Cigarettes do more harm than pollution
Tobacco smoking is one of the world’s ever-growing health problems. Every year around 8 million people die due to diseases caused by smoking. This number has been troublingly increasing year on year.
According to Our World In Data, a think-tank, this major health problem has been the cause of 100 million premature deaths in the 20th century alone. Chewing tobacco and cigarettes play a prominent role in these numbers.
Tobacco addiction begins with tobacco products, such as cigarettes, cigars, or smokeless tobacco.
Learn more: The nicotine contained in these products is addictive and can cause psychological dependence. When an individual uses tobacco, the nicotine present in the product is rapidly absorbed into the bloodstream and travels to the brain.
The dopamine it releases creates pleasurable and satisfying feelings once it activates the reward centers. As the individual starts associating smoking or using tobacco with feelings of relaxation and pleasure, psychological dependence on tobacco can develop.
Go deeper: Repeated exposure to nicotine can change the brain, making it difficult to quit, even when the individual desires to do so. This is why quitting smoking or using tobacco can be challenging and why many people need multiple attempts to quit successfully.
As the body becomes dependent on nicotine over time, it can experience withdrawal symptoms when the person attempts to quit or reduce the use of tobacco products.
There can be irritability, anxiety, difficulty concentrating, and cravings for nicotine among these symptoms.
Smoking tobacco can have both short- and long-term harmful effects on the body.
Learn more: Tobacco use leads to the most preventable types of cancer worldwide. In addition to lung cancer, smoking cigarettes can cause cancers of the throat, mouth, bladder, pancreas, kidneys, and cervix.
Smoking can lead to respiratory problems such as chronic bronchitis, emphysema, and asthma. Shortness of breath, coughing, and wheezing can also be caused by it.
The use of tobacco damages the heart and blood vessels, which increases the risk of heart attack, stroke, and peripheral vascular disease.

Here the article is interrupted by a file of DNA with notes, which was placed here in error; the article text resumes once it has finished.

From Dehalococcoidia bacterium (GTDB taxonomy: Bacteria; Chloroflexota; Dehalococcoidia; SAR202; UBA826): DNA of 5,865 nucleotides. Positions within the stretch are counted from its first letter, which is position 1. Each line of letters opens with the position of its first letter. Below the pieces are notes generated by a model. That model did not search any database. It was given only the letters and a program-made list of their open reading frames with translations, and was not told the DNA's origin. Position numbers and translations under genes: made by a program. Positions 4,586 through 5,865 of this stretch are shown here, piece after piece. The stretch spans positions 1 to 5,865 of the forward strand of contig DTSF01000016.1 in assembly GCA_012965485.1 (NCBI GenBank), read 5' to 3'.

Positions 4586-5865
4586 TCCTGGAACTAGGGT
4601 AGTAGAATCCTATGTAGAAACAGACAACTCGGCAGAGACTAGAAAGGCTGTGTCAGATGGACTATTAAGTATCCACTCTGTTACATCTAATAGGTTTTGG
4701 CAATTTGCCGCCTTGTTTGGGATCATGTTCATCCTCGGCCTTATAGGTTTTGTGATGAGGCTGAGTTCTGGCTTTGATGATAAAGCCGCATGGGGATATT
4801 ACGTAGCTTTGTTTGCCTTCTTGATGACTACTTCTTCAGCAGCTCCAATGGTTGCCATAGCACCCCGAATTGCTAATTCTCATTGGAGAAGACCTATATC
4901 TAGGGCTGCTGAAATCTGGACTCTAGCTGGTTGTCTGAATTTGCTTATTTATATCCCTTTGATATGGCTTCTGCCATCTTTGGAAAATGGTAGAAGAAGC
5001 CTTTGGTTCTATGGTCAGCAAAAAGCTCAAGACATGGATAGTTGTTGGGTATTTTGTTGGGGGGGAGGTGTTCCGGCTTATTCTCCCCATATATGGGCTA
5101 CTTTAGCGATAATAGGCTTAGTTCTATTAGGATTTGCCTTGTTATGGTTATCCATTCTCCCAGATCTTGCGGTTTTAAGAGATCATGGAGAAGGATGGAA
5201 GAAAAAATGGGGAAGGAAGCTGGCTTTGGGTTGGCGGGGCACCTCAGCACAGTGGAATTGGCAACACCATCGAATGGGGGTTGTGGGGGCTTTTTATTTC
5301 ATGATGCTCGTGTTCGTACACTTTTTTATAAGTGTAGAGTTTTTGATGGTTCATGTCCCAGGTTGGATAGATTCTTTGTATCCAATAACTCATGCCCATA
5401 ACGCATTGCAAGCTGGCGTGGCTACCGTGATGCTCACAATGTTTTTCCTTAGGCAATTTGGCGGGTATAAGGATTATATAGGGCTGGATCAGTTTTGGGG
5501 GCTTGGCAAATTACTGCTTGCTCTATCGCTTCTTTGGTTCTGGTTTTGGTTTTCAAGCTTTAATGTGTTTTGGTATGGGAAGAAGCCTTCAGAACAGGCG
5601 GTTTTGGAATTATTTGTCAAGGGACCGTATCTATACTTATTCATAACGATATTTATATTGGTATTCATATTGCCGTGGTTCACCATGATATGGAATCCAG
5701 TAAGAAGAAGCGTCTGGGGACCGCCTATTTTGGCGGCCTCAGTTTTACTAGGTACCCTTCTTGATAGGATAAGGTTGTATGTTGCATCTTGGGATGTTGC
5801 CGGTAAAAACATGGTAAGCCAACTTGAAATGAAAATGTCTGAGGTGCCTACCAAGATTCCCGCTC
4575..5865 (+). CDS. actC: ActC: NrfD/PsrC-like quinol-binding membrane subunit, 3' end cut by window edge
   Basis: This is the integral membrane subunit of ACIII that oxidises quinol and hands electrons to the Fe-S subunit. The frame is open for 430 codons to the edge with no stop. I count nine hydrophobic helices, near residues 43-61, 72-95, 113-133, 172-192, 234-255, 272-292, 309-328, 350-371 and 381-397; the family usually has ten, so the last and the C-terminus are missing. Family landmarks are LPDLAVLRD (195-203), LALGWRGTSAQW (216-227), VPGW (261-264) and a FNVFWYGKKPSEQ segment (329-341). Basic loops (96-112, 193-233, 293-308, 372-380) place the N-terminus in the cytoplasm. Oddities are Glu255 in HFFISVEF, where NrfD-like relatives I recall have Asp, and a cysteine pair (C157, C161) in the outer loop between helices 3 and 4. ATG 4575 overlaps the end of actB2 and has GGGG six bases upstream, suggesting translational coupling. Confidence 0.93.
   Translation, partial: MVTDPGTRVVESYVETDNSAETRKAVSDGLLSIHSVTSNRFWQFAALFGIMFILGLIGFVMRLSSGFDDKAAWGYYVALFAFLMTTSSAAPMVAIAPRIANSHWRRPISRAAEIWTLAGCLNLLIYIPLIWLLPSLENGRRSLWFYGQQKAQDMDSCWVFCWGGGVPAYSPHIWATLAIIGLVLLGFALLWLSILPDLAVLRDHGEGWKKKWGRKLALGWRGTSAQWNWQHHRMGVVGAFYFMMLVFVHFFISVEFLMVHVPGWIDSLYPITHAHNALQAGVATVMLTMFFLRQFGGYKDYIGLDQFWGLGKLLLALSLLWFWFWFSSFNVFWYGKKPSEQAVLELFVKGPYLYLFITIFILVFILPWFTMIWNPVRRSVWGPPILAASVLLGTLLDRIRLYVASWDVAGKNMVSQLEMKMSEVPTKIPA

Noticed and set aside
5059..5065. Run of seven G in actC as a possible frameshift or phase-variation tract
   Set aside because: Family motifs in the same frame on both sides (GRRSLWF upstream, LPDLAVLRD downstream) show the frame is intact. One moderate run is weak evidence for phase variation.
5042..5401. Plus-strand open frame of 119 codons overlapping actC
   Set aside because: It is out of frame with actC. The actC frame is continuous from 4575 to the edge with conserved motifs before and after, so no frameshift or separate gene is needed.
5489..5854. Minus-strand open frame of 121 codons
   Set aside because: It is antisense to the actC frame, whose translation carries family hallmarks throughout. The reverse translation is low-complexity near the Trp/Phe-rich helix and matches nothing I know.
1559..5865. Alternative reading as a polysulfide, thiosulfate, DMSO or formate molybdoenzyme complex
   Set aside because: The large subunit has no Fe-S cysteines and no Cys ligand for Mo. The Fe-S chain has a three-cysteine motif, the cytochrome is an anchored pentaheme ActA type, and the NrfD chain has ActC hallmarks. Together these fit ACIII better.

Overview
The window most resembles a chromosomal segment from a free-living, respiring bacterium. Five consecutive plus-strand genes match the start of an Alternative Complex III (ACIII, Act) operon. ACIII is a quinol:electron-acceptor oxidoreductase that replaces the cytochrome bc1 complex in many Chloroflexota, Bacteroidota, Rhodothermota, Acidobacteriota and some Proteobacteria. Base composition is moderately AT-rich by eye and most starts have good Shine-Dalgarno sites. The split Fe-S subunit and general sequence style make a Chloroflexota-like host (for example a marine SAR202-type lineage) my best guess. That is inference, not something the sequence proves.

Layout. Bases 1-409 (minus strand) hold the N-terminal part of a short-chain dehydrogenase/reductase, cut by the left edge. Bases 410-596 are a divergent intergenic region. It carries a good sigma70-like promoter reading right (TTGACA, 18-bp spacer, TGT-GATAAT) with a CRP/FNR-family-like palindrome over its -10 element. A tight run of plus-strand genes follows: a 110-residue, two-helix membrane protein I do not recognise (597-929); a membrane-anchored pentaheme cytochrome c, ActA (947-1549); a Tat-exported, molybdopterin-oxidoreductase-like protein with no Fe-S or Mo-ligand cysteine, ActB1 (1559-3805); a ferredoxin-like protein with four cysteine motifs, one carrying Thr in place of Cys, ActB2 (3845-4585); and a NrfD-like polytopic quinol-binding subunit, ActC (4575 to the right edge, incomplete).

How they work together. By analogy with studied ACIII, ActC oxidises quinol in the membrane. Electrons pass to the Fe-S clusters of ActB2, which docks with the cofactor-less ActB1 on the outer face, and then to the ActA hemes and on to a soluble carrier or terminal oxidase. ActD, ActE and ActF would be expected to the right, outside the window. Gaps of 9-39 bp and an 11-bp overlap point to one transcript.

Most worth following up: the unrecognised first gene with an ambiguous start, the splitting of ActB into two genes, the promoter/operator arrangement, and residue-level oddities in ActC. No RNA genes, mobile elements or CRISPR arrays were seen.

It weakens the immune system, making it more difficult for the body to fight infections and diseases.
Smoking can cause various oral health problems, including gum disease, tooth decay, and oral cancer.
Tobacco use during pregnancy can cause complications, including premature birth, low birth weight, and stillbirth.
Tobacco use has many harmful effects on the body, contributing to many preventable diseases and deaths worldwide.
Although quitting tobacco addiction can be challenging, it is possible with the right support and strategies.
Important steps: Choosing the specific date on the calendar to quit can be a good way to start.
Pay attention to situations or activities that make you crave tobacco, such as stress, social situations, or specific times of the day.
Find healthy ways to cope with cravings, such as exercise, deep breathing, or hobbies.
Consider seeking support from family and friends or a support group to keep you accountable and encourage you. You can also speak with a healthcare professional about quitting.
Use of patches, gum, or lozenges that replace nicotine can help manage withdrawal symptoms and cravings.
Avoid spending time with people who smoke or use tobacco, and remove all tobacco products from your home, car, and workplace.
Celebrate milestones in your journey to quit, such as one day or week without tobacco.
Staying committed to the goal is the key to getting rid of addiction. Getting rid of tobacco addiction and enjoying a smoke-free life is possible with the right mindset and support.